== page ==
authorlink = Edward Porter Alexander
title =Confederate Artillery Service
journal =Southern Historical Society Papers
volume =XI
issue =
pages =98–113
publisher = Southern Historical Society
date =1883
url = http://www.gdg.org/Research/People/Alexander/shalex1.html
accessdate =2007-11-08

Citation
last =Gibbon
first =John
author-link =John Gibbon
year =1863
title =The Artillerist's Manual
edition =2nd
place =New York
publisher =D. Van Nostrand
.

cite journal
last =Gilmore
first =Q.A.
authorlink =Quincy Adams Gilmore
title =Report from Hilton Head, S.C., October 20, 1865.
journal = The War of the Rebellion: A Compilation of the Official Records of the Union and Confederate Armies, Series I.
volume =VI
issue =
pages =148–65
publisher = Government Printing Office
location =Washington, D.C.
date =1882
url =http://0-cdl.library.cornell.edu.source.unco.edu/moa/browse.monographs/waro.html
accessdate =2007-11-05

cite journal
last =Gilmore
first =Q.A.
authorlink =Quincy Adams Gilmore
title =Report of Maj. Gen. Quincy A. Gilmore, U.S. Army, Commanding Department of the South with Congratulatory Orders.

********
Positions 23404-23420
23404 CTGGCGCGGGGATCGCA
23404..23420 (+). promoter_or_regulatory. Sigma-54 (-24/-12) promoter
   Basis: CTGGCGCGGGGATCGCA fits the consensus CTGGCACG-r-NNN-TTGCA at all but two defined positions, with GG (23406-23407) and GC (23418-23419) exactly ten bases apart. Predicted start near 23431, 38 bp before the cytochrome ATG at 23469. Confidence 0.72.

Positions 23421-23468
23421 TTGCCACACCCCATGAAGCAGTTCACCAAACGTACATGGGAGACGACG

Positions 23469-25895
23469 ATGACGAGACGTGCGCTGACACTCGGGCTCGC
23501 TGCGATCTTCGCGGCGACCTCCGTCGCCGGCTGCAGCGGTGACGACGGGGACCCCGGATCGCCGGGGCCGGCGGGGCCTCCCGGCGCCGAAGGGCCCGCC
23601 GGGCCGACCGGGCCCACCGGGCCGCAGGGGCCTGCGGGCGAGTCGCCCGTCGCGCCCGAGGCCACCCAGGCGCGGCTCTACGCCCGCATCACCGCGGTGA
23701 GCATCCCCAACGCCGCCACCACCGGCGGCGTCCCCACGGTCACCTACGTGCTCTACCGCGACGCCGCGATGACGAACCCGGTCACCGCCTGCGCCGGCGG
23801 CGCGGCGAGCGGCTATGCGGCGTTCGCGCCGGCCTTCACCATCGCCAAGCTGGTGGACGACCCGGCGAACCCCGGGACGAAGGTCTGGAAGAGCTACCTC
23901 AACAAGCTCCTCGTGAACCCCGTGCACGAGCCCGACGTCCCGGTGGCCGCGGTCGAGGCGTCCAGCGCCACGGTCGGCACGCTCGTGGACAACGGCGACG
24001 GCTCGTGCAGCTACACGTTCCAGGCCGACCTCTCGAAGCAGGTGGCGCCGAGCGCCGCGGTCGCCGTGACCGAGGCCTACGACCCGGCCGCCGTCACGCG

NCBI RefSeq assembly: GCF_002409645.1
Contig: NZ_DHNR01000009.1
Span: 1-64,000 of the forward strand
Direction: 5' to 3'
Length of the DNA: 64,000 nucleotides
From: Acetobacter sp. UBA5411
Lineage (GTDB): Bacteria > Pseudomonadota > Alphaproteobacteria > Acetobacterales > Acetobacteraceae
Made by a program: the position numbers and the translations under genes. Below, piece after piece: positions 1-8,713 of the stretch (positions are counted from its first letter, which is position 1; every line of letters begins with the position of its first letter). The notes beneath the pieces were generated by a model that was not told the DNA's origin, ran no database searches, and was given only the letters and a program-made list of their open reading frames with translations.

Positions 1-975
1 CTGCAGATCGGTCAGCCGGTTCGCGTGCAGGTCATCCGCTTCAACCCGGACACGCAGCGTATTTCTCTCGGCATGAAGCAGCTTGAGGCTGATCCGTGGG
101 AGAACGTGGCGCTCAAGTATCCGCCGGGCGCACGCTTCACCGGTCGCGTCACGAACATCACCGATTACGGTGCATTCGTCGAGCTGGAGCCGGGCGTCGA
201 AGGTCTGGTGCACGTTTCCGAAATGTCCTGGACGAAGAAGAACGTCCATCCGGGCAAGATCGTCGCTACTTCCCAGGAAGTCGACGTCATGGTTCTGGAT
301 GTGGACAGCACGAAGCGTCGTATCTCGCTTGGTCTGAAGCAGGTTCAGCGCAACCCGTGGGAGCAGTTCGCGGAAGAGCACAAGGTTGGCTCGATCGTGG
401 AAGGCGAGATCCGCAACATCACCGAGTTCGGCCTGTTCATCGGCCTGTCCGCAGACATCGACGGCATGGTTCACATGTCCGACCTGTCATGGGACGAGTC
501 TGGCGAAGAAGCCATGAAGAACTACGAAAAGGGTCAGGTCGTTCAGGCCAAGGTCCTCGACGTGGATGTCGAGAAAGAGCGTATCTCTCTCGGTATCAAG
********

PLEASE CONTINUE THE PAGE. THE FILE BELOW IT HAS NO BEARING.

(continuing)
journal = The War of the Rebellion: A Compilation of the Official Records of the Union and Confederate Armies, Series I.
volume =XXVIII
issue =Part I
pages =3–40
publisher = Government Printing Office
location =Washington, D.C.
date =1890
url =http://0-cdl.library.cornell.edu.source.unco.edu/moa/browse.monographs/waro.html
accessdate =2007-11-05

cite journal
last =Hickenlooper
first =Andrew
title =The Vicksburg Mine.
journal = Battles and Leaders of the Civil War (Thomas Yoseloff, 1956 Edition).
volume =III
pages =539–542
publisher =Century Co.
location =New York
date =1888
url = http://ehistory.osu.edu/osu/books/battles/index.cfm
accessdate =2007-11-05

cite journal
last =Hunt
first =Henry J.
authorlink =Henry Jackson Hunt
title =Report of Bvt. Maj. Gen. Henry J. Hunt, U.S. Army,June 1, 1865.
journal = The War of the Rebellion: A Compilation of the Official Records of the Union and Confederate Armies, Series I.
volume =XLVI
issue =Part I
pages =659–662
publisher = Government Printing Office
location =Washington, D.C.
date =1894